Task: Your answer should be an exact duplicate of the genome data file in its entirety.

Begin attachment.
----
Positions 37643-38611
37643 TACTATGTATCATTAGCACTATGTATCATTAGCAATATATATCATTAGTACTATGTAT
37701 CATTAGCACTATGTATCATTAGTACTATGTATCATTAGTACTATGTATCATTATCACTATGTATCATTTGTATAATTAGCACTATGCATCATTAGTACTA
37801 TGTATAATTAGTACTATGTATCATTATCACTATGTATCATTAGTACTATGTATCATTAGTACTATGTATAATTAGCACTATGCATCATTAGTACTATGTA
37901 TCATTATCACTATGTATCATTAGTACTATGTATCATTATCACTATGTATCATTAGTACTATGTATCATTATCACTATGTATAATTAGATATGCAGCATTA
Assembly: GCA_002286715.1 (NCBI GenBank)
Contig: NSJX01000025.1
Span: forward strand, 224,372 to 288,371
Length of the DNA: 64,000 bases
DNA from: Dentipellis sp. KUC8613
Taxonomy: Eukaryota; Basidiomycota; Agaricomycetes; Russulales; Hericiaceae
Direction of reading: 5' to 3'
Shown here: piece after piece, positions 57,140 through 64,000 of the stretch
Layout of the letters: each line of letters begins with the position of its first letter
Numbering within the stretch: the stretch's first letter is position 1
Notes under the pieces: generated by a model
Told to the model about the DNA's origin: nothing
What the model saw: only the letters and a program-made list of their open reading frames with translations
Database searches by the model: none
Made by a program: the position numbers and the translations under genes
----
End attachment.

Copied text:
Positions 37643-38611
37643 TACTATGTATCATTAGCACTATGTATCATTAGCAATATATATCATTAGTACTATGTAT
37701 CATTAGCACTATGTATCATTAGTACTATGTATCATTAGTACTATGTATCATTATCACTATGTATCATTTGTATAATTAGCACTATGCATCATTAGTACTA
37801 TGTATAATTAGTACTATGTATCATTATCACTATGTATCATTAGTACTATGTATCATTAGTACTATGTATAATTAGCACTATGCATCATTAGTACTATGTA
37901 TCATTATCACTATGTATCATTAGTACTATGTATCATTATCACTATGTATCATTAGTACTATGTATCATTATCACTATGTATAATTAGATATGCAGCATTA
Assembly: GCA_002286715.1 (NCBI GenBank)
Contig: NSJX01000025.1
Span: forward strand, 224,372 to 288,371
Length of the DNA: 64,000 bases
DNA from: Dentipellis sp. KUC8613
Taxonomy: Eukaryota; Basidiomycota; Agaricomycetes; Russulales; Hericiaceae
Direction of reading: 5' to 3'
Shown here: piece after piece, positions 57,140 through 64,000 of the stretch
Layout of the letters: each line of letters begins with the position of its first letter
Numbering within the stretch: the stretch's first letter is position 1
Notes under the pieces: generated by a model
Told to the model about the DNA's origin: nothing
What the model saw: only the letters and a program-made list of their open reading frames with translations
Database searches by the model: none
Made by a program: the position numbers and the translations under genes